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Old 04-13-05, 12:31 PM   #1
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Wool for warm weather?

After reading the "handling sun exposure" topic, I am inspired to write this post. Companies such as Smartwool are making long sleeve WOOL shirts, in very light weights, and claiming that they're comfortable in warm weather. Can this be?

Has anyone had good experience in warm climates wearing a wool T? How about avoiding sunburn with a thin wool long-sleeve on a hot day? Seems unlikely to me, but maybe the marketers are right...
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Old 04-13-05, 01:00 PM   #2
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I have a summer weight 100% virgin wool suit and it is very comfortable in the summer. I would be interested in such products. Morino wool is very soft and comfortable.
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Old 04-13-05, 01:03 PM   #3
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I toured in wool exclusively on my last tour, both short and long sleeves. This was late spring and certainly not high summer. I rode in the upper 70s(F) as a max temperature. I found the wool was comfortable and not overly hot to that temp and probably even 5-10 degree warmer. For much warmer than that I think I'd rather wear a long sleeved seersucker shirt.
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Old 04-14-05, 05:20 AM   #4
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In the ancient days of Yore, when megabytes were something you got from a big dog and touring bikes were used for touring, Merino wool was the king in hot or cold weather. All of the synthetics claim to wick moisture and sweat away, wool actualy does it. the wool suspends the moisture and as the air follows through the fabric to your body it creates a cooling effect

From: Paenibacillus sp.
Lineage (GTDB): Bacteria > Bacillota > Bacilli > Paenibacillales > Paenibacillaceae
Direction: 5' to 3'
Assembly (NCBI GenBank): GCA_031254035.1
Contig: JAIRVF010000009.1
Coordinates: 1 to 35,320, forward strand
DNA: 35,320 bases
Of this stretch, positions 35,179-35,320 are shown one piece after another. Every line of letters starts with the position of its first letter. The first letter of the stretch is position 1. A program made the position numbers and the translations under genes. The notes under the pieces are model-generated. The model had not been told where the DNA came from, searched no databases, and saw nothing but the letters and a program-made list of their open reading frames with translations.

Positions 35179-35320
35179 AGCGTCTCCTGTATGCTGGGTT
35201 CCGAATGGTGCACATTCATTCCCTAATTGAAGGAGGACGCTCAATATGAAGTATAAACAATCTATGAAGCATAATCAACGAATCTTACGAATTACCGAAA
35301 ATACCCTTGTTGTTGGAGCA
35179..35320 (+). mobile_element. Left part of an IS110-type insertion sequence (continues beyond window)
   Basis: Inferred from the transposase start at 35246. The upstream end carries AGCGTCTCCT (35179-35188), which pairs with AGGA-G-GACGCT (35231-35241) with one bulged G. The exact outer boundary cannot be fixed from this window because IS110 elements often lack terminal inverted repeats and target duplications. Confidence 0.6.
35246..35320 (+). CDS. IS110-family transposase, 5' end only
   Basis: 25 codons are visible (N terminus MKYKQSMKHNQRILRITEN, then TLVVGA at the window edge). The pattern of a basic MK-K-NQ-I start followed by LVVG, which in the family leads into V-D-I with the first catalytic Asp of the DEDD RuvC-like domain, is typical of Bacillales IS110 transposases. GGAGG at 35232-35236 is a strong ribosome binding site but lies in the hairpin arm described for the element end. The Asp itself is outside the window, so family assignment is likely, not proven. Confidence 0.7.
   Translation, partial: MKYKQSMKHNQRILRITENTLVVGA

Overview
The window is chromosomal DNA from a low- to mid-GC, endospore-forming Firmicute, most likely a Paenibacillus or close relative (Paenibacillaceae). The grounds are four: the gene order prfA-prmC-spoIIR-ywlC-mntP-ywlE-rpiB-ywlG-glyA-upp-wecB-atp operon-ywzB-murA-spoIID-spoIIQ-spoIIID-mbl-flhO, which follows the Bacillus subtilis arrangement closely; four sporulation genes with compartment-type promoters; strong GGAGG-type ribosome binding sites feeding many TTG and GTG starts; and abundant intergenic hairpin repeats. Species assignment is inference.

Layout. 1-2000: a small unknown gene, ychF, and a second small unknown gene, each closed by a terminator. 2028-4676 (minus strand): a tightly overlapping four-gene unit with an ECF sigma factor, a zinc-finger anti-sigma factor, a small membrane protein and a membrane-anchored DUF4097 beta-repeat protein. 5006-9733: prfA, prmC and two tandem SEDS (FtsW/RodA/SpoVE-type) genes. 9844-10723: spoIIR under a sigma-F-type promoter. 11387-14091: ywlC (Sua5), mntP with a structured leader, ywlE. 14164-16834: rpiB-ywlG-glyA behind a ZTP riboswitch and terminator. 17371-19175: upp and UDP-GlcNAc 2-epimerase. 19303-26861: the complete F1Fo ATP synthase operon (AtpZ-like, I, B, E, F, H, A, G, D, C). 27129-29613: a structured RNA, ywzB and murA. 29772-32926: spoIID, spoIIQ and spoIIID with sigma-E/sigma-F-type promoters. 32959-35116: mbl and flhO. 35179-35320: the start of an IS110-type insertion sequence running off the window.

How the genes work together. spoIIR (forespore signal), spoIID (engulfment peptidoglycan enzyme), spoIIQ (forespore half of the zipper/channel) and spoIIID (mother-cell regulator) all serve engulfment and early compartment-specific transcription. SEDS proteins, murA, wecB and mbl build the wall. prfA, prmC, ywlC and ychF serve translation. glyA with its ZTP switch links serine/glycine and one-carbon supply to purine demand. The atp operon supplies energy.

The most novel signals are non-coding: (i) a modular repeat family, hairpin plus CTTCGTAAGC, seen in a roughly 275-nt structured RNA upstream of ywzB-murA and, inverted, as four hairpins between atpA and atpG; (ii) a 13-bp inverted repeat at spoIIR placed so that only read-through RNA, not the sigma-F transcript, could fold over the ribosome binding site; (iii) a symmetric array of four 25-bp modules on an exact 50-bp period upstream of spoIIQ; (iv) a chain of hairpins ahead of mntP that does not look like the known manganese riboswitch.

Wools demise as a fabric for cycling was not that the synthetic fabrics are better. Synthetics are cheaper to produce and are easier to print graphics on. Every few years a company comes along trying to market wool as a great discovery.
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Old 04-14-05, 05:26 AM   #5
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I've had two fine-knit wool jerseys that were great in hot weather. They were short sleeve. Typically, the aren't made anymore. They were cheap, too, compared with other similar jerseys of both artificial and natural fibres.

Some of the outdoor apparel manufacturers are continuing development of merino wool and silk garments. But as with all outdoor apparel, the products are overpriced.

If anyone finds a source of cheaper, fine-knit Merino jerseys, let me know!!!!
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Old 04-14-05, 09:08 AM   #6
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I believe surly is now marketing wool jerseys. I haven't touched any though, so can't comment on thickness. And they are rather expensive.
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Old 04-14-05, 09:15 AM   #7
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I'm just happy that I don't smell like road kill while wearing wool.

Has anyone figured out why wool doesn't stink, and as a related matter, why its not possible to manufacture synthetics that don't smell when sweaty?
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Old 04-14-05, 09:18 AM   #8